A mesmerising album exploring the possibilities of British urban music.
Lloyd Bradley 2011
Another offering from the fertile musical imagination of UK garage/dubstep producer Dave Jones, Biasonic Hot Sauce shows exactly why he’s been on top of this world for over a decade.
Although he comes at these songs from an essentially dubstep direction, what goes over that notional foundation is so varied and unexpected that it quickly shatters such stylistic confines. There’s a musical intelligence at work that shifts tunes into jazz, Latin, street funk, disco, house and raga; yet everything remains true to a necessarily skittery rhythmic integrity.
Shrewd use of guest artists and mixers reinforces this balance, as it allows emphasis to shift beyond the hyperactive foundations. Dubstep’s close relative, dancehall reggae, is clearly close to Zed Bias’s heart, hence toasters Dynamite MC, Specialist Moss and Serocee give the jarring, cut-up riddims a taut ragga spin on Do It, Koolnahman and Yagga respectively, while Rosco Trim’s sliced-and-diced vocals ease proceedings over into funky house. Away from that, and the album starts to get playful: Toddla T gives Koolade such a slick, relentlessly rubberised funk makeover you expect to bump into the P-Funk All-Stars; Jenna G revisiting Soul II Soul’s smash Fairplay somehow manages to impart even greater swing; and FaltyDL’s take on Lucid Dreams turns 2-Step into languid jazz/funk.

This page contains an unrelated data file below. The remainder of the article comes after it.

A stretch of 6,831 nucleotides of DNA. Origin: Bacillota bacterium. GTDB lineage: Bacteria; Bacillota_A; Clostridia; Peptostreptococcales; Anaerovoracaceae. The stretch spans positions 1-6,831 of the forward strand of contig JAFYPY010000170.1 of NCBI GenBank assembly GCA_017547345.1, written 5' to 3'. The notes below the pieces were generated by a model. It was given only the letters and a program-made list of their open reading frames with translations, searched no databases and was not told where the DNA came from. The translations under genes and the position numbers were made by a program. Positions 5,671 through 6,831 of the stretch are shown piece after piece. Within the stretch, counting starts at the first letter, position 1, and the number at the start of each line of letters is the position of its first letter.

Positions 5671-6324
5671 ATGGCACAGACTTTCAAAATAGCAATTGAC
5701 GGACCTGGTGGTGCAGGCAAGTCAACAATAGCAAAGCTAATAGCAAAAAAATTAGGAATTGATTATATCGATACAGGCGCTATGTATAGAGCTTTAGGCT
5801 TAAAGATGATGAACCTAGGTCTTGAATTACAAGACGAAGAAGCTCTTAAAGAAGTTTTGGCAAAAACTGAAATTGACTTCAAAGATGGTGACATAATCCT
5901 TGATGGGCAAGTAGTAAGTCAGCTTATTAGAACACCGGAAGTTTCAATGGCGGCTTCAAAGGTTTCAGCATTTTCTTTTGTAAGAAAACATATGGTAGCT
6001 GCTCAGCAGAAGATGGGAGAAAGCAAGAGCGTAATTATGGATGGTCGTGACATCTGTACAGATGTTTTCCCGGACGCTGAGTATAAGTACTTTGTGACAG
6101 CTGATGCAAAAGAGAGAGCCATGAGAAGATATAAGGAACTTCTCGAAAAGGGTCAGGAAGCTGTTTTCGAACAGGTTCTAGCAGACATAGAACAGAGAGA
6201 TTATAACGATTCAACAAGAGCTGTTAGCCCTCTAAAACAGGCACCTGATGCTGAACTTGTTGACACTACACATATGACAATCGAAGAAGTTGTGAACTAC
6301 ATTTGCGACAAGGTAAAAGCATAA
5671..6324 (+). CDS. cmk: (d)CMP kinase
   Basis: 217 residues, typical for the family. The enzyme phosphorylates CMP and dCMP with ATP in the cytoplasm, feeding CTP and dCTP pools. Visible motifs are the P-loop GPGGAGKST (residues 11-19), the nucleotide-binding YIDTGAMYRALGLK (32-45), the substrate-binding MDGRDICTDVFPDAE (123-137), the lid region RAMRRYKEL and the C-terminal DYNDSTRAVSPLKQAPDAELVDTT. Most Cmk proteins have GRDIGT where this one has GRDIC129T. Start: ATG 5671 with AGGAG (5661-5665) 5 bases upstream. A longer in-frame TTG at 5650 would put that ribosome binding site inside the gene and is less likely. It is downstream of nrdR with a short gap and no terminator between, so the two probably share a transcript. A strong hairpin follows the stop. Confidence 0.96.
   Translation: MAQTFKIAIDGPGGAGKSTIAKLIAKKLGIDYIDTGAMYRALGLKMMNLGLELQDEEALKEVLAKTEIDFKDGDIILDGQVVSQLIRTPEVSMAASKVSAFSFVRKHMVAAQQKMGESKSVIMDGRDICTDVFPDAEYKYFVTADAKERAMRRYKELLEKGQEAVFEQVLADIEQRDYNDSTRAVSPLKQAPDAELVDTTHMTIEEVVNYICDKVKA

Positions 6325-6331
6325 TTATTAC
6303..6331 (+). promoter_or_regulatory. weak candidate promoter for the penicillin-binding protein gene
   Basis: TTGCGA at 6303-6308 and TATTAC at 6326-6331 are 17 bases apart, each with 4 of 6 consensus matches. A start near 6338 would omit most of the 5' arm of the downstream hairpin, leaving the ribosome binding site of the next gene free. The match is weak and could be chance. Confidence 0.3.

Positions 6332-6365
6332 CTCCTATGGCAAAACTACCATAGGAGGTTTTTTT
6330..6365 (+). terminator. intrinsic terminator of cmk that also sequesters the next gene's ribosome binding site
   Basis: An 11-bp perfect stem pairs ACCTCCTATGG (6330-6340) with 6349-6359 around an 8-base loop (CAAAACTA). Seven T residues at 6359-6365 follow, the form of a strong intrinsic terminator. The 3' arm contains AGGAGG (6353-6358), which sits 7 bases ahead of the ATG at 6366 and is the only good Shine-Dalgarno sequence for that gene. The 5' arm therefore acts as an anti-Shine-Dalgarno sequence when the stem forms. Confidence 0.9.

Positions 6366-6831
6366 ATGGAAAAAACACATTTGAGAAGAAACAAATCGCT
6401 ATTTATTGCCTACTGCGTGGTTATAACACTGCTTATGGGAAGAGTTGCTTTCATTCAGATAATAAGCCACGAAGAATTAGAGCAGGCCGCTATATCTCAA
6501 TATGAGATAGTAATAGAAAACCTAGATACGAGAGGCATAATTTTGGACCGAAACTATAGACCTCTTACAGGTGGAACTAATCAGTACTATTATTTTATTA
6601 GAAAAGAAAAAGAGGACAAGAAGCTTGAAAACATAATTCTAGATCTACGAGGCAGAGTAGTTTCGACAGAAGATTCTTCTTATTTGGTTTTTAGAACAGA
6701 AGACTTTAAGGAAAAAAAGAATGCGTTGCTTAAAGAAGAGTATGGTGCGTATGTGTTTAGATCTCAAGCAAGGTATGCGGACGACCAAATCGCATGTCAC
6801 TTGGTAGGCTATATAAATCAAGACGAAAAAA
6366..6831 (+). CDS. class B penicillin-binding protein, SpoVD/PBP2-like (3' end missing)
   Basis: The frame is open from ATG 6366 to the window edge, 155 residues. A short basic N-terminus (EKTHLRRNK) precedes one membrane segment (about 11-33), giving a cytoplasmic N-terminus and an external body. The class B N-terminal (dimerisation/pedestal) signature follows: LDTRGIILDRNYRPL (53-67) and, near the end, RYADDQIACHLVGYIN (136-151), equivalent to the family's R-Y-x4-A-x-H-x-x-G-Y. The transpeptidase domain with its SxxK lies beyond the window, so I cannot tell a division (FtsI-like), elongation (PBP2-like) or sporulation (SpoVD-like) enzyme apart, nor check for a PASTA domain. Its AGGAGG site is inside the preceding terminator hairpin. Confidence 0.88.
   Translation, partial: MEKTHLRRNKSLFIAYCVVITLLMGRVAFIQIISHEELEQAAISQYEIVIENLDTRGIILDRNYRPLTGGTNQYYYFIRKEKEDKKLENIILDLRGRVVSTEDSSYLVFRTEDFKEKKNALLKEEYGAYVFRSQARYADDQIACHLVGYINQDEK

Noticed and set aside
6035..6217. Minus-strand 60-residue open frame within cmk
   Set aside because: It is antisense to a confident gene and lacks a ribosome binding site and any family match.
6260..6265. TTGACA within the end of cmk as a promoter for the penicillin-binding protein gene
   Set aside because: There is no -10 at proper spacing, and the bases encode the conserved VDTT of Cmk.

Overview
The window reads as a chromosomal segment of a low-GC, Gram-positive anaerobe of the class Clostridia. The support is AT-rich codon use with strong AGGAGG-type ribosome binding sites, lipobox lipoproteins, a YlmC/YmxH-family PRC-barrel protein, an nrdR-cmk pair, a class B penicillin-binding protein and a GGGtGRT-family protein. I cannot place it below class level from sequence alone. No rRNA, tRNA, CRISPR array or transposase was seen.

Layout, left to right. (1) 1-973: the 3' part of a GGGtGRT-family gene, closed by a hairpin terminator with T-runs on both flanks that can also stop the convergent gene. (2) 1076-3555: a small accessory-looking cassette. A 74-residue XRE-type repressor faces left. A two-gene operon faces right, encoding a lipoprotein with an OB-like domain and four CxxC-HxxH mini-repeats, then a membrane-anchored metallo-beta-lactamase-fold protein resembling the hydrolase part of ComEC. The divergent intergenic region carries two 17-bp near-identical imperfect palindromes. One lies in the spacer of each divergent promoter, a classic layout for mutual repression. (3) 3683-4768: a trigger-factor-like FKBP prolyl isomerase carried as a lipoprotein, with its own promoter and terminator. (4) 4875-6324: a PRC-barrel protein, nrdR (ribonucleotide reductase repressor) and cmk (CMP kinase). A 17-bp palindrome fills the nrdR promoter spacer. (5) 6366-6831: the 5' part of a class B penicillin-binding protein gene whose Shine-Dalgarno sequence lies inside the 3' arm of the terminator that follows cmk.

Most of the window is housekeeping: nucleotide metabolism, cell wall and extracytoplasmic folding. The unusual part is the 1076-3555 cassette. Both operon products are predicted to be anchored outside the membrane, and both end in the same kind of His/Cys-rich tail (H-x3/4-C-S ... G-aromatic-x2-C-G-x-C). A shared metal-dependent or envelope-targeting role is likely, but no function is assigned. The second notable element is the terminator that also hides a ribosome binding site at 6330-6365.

Elsewhere, Night Lovers, featuring Sam Frank on woozy vocoder vocals, slows down the groove some more, but it is clearly part of the same set; while on the neo-classic Badness, Skream takes this slower vibe into some very dark, menacing corners. Even on the two tracks with no guests – Salsa Funk and Sinner – Zed Bias reinvents dubstep first as a disco experience, then as a quasi-orchestral epic.
Biasonic Hot Sauce is a mesmerising album, not simply because of how it explores the possibilities of modern British urban music, displaying it as varied and three-dimensional, while being as intellectual as it is instinctive, but also for how it uses the music’s foundations. Dubstep, broken beat and UK garage (and so on) appear as indistinct entities, coming in and out of focus, creating flexible platforms that can provide whatever support is needed to show off this music to the greatest effect.